Printer and newsagent Herbert Ingram moved from Nottingham to London in early 1842. Inspired by how the Weekly Chronicle always sold more copies when it featured illustrations, he had the idea of publishing a weekly newspaper which would contain pictures in every edition. He originally considered having it concentrate on crime, as per the later Illustrated Police News, but his collaborator Henry Vizetelly, instead convinced him that a newspaper which covered more general news would be more successful.
In association with Mark Lemon, the editor of Punch, as his chief advisor, Ingram rented an office, located artists and reporters, and employed as his editor the writer Frederick William Nayloy Bayley, former editor of the National Omnibus. The first edition of The Illustrated London News appeared on 14 May 1842. It contained 15 pages and 32 wood engravings, and covered the current war in Afghanistan, (Things don't change much do they?), a train crash in France, a steam-boat accident on the Chesapeake, a survey of the candidates for the US presidential election, in addition to lengthy crime reports, stage and book reviews, and three pages of advertisements.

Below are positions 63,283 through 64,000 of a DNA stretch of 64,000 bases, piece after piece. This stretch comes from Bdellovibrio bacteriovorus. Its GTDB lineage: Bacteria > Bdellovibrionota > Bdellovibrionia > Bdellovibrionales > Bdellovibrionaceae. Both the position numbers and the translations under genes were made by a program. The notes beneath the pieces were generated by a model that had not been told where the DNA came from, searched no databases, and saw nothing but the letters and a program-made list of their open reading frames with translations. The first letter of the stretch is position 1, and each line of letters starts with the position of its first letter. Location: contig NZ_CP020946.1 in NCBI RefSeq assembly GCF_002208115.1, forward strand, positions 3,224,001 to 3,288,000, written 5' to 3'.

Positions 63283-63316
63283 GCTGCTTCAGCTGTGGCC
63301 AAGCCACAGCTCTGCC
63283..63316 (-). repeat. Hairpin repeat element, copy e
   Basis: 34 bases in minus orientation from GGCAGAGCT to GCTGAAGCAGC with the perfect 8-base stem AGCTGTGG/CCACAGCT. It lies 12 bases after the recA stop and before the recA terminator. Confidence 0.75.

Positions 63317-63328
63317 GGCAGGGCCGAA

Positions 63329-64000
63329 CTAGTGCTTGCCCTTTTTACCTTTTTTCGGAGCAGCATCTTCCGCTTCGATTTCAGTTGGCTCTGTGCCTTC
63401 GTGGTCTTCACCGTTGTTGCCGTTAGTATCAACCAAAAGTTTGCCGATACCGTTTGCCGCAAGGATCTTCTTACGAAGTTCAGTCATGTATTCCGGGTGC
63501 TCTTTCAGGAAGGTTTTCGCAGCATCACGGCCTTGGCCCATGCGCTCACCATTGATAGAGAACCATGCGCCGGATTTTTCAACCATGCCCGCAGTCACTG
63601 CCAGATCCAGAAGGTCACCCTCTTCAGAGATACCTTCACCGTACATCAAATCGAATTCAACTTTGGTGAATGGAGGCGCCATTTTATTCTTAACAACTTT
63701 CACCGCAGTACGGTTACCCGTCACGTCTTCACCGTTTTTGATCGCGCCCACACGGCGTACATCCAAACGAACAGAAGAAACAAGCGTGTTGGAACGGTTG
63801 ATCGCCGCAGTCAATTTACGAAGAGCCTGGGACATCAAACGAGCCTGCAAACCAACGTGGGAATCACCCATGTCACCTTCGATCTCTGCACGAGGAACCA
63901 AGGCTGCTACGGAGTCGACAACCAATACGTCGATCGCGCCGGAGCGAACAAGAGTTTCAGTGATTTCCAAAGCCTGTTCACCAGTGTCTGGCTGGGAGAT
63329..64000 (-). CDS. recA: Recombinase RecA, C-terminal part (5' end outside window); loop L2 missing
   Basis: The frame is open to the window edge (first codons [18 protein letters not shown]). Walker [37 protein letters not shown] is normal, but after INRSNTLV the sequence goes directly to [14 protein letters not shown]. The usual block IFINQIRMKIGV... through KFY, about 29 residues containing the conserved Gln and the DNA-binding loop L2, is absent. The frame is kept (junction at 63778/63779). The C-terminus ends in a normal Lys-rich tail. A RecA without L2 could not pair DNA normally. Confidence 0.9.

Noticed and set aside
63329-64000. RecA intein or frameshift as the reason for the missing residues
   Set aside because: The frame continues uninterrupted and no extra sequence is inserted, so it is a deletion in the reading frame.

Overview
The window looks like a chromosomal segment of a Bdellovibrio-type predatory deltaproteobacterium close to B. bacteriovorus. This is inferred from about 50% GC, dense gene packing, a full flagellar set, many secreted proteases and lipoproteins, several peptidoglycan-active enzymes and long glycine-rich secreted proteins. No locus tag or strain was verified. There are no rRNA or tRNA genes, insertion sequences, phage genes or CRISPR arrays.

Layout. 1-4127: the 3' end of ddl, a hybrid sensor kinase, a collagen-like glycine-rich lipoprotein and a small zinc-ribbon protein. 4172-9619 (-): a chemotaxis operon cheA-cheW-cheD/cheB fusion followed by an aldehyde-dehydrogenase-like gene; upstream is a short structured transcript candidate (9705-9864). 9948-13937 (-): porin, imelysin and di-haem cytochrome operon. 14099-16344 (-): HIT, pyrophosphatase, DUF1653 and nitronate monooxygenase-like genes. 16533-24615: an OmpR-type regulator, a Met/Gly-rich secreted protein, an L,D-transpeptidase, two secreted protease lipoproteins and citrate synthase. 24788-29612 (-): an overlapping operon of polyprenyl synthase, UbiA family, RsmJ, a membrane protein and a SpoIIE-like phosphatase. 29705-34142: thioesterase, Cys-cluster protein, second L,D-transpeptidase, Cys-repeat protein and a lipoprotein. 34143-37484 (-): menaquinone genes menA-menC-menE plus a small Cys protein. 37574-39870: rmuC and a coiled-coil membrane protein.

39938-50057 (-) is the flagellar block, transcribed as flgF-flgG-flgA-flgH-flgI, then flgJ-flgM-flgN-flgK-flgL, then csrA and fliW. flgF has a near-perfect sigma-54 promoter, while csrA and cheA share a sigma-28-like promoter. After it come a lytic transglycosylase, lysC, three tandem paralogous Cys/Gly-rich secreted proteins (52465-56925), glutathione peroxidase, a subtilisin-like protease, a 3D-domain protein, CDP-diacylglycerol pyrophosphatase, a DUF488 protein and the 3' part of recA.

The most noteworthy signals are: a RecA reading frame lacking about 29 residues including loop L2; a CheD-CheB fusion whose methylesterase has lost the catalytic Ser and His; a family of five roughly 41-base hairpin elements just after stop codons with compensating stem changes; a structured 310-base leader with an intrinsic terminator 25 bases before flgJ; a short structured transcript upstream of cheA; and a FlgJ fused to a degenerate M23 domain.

By the end of the first year the circulation had risen to 60,000, by 1855 it was selling, over 300,000 copies every week, enormous figures compared to other British newspapers of the time. Competition appeared but it did not last long; Andrew Spottiswoode's Pictorial Times lost £20,000 before it was sold to Ingram, while Henry Vizetelly, who had left Ingram to found the rival Pictorial Times, eventually sold it to Ingram, who closed it down.
Herbert Ingram died on 8 September 1860 in a paddle-steamer accident on Lake Michigan, and he was succeeded as proprietor by his youngest son, William, who in turn was succeeded by his son, Bruce Ingram in 1900. The Illustrated London News was published weekly until 1971, when it became a monthly. From 1989 it was bi-monthly, and then quarterly. The magazine is no longer published, but the Illustrated London News Group still exists. It produces in-house magazines and website and offers consultancy services in addition to owning the archive of the Illustrated London News.